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Movies Terrence Kelsey Review by
Terrence Kelsey
Mother
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MOTHER - 2009
Barunson, CJ Entertainment, Magnolia Pictures
Rated: Argentina: 16 / Australia: MA / Canada: 18A / Hong Kong: III / Japan: PG-12 / Portugal: M/16 / Singapore: M18 (CENSORED) / South Korea: 18 / UK: 15 / USA: R

For some, a Mother's love knows no bounds. Such is the case of the "mother" in this Korean thriller from the director Bong Joon-Ho (THE HOST).

Do-joon (Bin Won) is a young man who is kind of on the slow side, mentally-speaking. He's often seen as the village idiot who lives with his overprotective & overbearing mother (actress Hye-ja Kim, giving a tour de force performance). She keeps them afloat by offering unlicensed acupuncture to the ever-gossiping local women.

Do-joon also has a loyal hoodlum friend in Jin-tae (actor Ku-Jin -2007’s GIDAM) whom has a habit of getting Do-joon into trouble, much to the annoyance of "mother" and one particular police detective.

Things come to a head, when a young teenage girl is found murdered - her body bent over a railing on top of an abandoned building for all to see.

Mother

Having followed the girl to this location in a drunken state the night before, Do-joon becomes the prime suspect. It's now up "mother" to prove his innocence, and there are no depths "mother" will not venture to in order to protect her son.

In her quest, she discovers the salacious circumstances surrounding the murdered girl's life.

With his sophomore effort, MOTHER is a change of pace for Bong Joon-Ho. Where THE HOST was a fast-paced (and at times comedic) creature feature flick, MOTHER is a slow, tension-filled twist on the Hitchcockian thriller. The score by Byeong-woo Lee even has shades of Bernard Hermann's score from PSYCHO (obviously another film with unsettling mother/son oedipal issues).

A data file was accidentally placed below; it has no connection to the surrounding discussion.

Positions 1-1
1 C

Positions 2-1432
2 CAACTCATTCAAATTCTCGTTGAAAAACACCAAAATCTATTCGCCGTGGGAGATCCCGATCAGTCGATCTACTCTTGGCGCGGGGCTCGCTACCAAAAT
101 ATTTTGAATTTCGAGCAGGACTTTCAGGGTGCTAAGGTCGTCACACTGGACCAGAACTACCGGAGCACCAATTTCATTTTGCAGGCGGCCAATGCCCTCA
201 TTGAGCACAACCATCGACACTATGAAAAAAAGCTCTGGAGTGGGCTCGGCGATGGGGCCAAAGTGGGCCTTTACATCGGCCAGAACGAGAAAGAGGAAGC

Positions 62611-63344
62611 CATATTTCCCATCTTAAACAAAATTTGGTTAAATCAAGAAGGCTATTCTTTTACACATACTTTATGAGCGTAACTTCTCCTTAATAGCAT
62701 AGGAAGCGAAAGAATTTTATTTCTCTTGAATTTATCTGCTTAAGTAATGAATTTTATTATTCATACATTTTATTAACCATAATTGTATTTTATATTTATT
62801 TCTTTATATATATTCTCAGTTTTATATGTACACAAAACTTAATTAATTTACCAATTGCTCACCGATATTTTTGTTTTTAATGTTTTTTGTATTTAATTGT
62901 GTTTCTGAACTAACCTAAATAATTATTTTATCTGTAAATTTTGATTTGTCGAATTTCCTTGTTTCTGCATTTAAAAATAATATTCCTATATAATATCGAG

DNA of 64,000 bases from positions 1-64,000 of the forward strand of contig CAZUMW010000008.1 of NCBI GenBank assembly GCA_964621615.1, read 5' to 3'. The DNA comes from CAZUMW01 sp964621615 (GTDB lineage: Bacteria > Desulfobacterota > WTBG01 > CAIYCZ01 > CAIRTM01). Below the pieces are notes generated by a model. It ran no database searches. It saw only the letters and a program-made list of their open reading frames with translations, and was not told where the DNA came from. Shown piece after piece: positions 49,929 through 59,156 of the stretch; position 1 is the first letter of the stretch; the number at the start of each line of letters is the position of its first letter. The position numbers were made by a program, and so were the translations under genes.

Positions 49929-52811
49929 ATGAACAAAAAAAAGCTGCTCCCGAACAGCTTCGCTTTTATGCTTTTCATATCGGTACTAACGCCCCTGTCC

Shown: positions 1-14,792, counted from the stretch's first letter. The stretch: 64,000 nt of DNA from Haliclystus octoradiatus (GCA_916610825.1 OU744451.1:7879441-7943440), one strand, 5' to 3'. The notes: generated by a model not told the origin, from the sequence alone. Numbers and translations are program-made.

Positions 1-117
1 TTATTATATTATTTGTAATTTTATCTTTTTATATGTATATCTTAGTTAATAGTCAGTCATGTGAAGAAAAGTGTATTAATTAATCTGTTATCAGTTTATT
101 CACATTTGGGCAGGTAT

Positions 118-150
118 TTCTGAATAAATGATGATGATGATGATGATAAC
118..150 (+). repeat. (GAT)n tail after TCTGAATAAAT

The cinematography from Kyung-Pyo Hong ("Memories" segment from 3 EXTREMES II) fluctuates from warm & cold tones and often has a dream-like quality - at times hazy. Shots range from fluid dolly tracking shots to frantic hand-held POV chaos (usually when "mother" tries to run after her son once trouble arises).

The editing by Sae-kyoung Moon further amplifies moments of tension. For example, a couple times we see "mother" cutting some roots with a paper cutter. Each time she brings the blade down, we cut to her eyes drifting across the street, where she keeps a watchful eye on her son. I keep thinking at any moment she's going cut a finger or two off as the ends of the roots inches closer to the blade.

MOTHER is both a taut suspense thriller and a character study of a lonely older woman whom never really had the chance to live life for herself. Hye-ja Kim's portrayal of the unnamed title character is sad, heroic and terrifying which I find remarkable, given her minimal imdb credits that date back to 1982. I'm curious about what else she has performed in that hasn't been mentioned on that site.

With THE HOST & MOTHER under his belt, I look forward to seeing what Bong Joon-Ho will do next.

I give the film an enthusiastic 5 Shriek Girls.

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This review copyright 2010 E.C.McMullen Jr.

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